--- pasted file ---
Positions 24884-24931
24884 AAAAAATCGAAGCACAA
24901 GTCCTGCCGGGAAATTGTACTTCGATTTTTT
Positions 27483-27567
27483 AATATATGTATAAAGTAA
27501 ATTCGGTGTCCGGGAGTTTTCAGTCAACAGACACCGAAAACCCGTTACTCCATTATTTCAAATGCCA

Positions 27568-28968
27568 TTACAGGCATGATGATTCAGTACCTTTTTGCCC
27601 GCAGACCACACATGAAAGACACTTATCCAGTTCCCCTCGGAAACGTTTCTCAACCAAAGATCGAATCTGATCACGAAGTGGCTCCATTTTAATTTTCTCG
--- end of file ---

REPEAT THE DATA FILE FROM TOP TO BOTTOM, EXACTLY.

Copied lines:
Positions 24884-24931
24884 AAAAAATCGAAGCACAA
24901 GTCCTGCCGGGAAATTGTACTTCGATTTTTT
Positions 27483-27567
27483 AATATATGTATAAAGTAA
27501 ATTCGGTGTCCGGGAGTTTTCAGTCAACAGACACCGAAAACCCGTTACTCCATTATTTCAAATGCCA

Positions 27568-28968
27568 TTACAGGCATGATGATTCAGTACCTTTTTGCCC
27601 GCAGACCACACATGAAAGACACTTATCCAGTTCCCCTCGGAAACGTTTCTCAACCAAAGATCGAATCTGATCACGAAGTGGCTCCATTTTAATTTTCTCG